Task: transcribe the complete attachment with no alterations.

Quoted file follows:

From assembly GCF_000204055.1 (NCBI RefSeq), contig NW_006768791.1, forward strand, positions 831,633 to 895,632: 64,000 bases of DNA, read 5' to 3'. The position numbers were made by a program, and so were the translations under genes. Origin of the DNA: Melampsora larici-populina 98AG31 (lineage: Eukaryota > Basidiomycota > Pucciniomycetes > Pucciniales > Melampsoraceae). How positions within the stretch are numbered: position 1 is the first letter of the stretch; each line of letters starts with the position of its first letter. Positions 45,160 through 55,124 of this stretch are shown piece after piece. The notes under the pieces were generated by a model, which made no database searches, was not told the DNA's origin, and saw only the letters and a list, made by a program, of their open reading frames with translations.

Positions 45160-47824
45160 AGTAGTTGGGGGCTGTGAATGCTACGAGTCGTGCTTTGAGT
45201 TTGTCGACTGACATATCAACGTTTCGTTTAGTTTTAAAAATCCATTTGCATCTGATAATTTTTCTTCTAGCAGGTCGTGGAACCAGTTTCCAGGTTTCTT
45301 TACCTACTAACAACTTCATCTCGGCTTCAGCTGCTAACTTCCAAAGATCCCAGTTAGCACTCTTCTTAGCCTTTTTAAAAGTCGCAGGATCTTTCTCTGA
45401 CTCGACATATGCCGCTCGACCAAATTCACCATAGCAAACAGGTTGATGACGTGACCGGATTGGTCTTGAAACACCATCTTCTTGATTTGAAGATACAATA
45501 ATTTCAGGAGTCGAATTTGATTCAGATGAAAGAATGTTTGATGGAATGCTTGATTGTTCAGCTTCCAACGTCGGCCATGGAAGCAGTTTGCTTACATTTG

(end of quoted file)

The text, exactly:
From assembly GCF_000204055.1 (NCBI RefSeq), contig NW_006768791.1, forward strand, positions 831,633 to 895,632: 64,000 bases of DNA, read 5' to 3'. The position numbers were made by a program, and so were the translations under genes. Origin of the DNA: Melampsora larici-populina 98AG31 (lineage: Eukaryota > Basidiomycota > Pucciniomycetes > Pucciniales > Melampsoraceae). How positions within the stretch are numbered: position 1 is the first letter of the stretch; each line of letters starts with the position of its first letter. Positions 45,160 through 55,124 of this stretch are shown piece after piece. The notes under the pieces were generated by a model, which made no database searches, was not told the DNA's origin, and saw only the letters and a list, made by a program, of their open reading frames with translations.

Positions 45160-47824
45160 AGTAGTTGGGGGCTGTGAATGCTACGAGTCGTGCTTTGAGT
45201 TTGTCGACTGACATATCAACGTTTCGTTTAGTTTTAAAAATCCATTTGCATCTGATAATTTTTCTTCTAGCAGGTCGTGGAACCAGTTTCCAGGTTTCTT
45301 TACCTACTAACAACTTCATCTCGGCTTCAGCTGCTAACTTCCAAAGATCCCAGTTAGCACTCTTCTTAGCCTTTTTAAAAGTCGCAGGATCTTTCTCTGA
45401 CTCGACATATGCCGCTCGACCAAATTCACCATAGCAAACAGGTTGATGACGTGACCGGATTGGTCTTGAAACACCATCTTCTTGATTTGAAGATACAATA
45501 ATTTCAGGAGTCGAATTTGATTCAGATGAAAGAATGTTTGATGGAATGCTTGATTGTTCAGCTTCCAACGTCGGCCATGGAAGCAGTTTGCTTACATTTG